The following was stated in Sporting Life in 1898 regarding Doheny's luck:
"Eddie Doheny has been pursued by a hoodoo, the likes of which has never been seen. The last six games he pitched have been lost. Game after game has the Green Mountain lad pitched that should have been an easy victory for New York. On several occasions he has allowed his opponents but four or five hits, and yet he has seen the games slip from his hands because of errors behind him at the most critical times, and because of the weakest kind of batting by Anson's boys. Doheny must feel greatly discouraged, and yet it seems that he is hoodooed."
That all changed after Doheny was released during the 1901 season. At the time, he was 2-5, 4.50 with the Giants. Ten days later, he signed with the Pittsburgh Pirates where he went 6-2, 2.00 leading the Pirates to the NL Pennant. The next season, Doheny went 16-4, 2.53 to help the Pirates win another Pennant. The 1903 season was just as good, as the LHP went 16-8, 3.19 throwing a career high 222 2/3 innings for the season. The Pirates won the Pennant once again and were poised to play in the first ever modern day World Series against the American League Champion Boston Americans.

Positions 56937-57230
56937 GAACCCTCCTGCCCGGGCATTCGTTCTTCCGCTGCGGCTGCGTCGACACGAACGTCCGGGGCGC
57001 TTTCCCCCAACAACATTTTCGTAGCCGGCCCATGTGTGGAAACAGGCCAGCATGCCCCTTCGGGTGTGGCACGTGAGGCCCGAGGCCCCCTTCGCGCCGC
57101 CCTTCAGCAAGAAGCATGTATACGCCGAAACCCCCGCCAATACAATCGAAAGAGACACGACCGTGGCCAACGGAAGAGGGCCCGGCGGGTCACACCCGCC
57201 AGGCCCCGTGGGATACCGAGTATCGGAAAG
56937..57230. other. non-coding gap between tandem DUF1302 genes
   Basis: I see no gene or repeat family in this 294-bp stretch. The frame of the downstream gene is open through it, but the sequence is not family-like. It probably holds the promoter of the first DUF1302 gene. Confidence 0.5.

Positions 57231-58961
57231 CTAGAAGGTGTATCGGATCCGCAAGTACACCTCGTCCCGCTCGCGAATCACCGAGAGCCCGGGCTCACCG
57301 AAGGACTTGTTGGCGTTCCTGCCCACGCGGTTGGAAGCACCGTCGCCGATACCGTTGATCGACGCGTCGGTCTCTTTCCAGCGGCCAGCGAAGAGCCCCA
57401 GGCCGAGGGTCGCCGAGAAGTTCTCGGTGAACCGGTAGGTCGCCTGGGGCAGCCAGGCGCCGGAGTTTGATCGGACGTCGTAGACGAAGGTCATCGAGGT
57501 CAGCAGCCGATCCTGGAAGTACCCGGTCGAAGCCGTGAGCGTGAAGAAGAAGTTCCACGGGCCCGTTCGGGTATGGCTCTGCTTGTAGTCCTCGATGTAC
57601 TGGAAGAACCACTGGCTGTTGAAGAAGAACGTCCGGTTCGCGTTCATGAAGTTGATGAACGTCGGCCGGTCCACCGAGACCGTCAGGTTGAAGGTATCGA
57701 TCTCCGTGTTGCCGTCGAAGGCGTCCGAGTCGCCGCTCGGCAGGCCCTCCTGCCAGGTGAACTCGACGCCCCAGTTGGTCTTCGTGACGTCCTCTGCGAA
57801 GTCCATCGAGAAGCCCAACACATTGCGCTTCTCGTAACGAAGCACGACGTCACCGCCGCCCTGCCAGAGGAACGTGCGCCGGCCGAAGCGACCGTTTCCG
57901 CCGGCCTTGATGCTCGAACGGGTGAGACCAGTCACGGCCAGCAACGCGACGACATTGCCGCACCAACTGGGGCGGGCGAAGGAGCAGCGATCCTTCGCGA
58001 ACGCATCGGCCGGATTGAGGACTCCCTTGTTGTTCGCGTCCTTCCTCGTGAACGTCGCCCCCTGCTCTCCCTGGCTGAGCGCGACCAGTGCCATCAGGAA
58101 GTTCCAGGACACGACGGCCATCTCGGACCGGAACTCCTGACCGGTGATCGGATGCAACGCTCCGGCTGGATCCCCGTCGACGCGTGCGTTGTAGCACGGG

Ed Doheny started to have symptoms of a mental deficiency during the 1903 season. It was on this date where he went home because he thought he was being followed by detectives. The Pittsburgh Post had a headline which stated, "His Mind is Thought to be Deranged." He took a brief leave of absence, then returned to the team in August and continued to pitch well. However, he reportedly attacked several people and was sent to a mental institution later that year. That cost him the chance to pitch in the World Series, one that went to the Boston team in 8 games. Perhaps if Doheny was available to pitch, he could have made a difference in the outcome of the series.
He was committed to Danvers State Hospital in Danvers, Massachussets. 13 years later, Doheny would pass away in Medford Insane Asylum. He was 43 years old.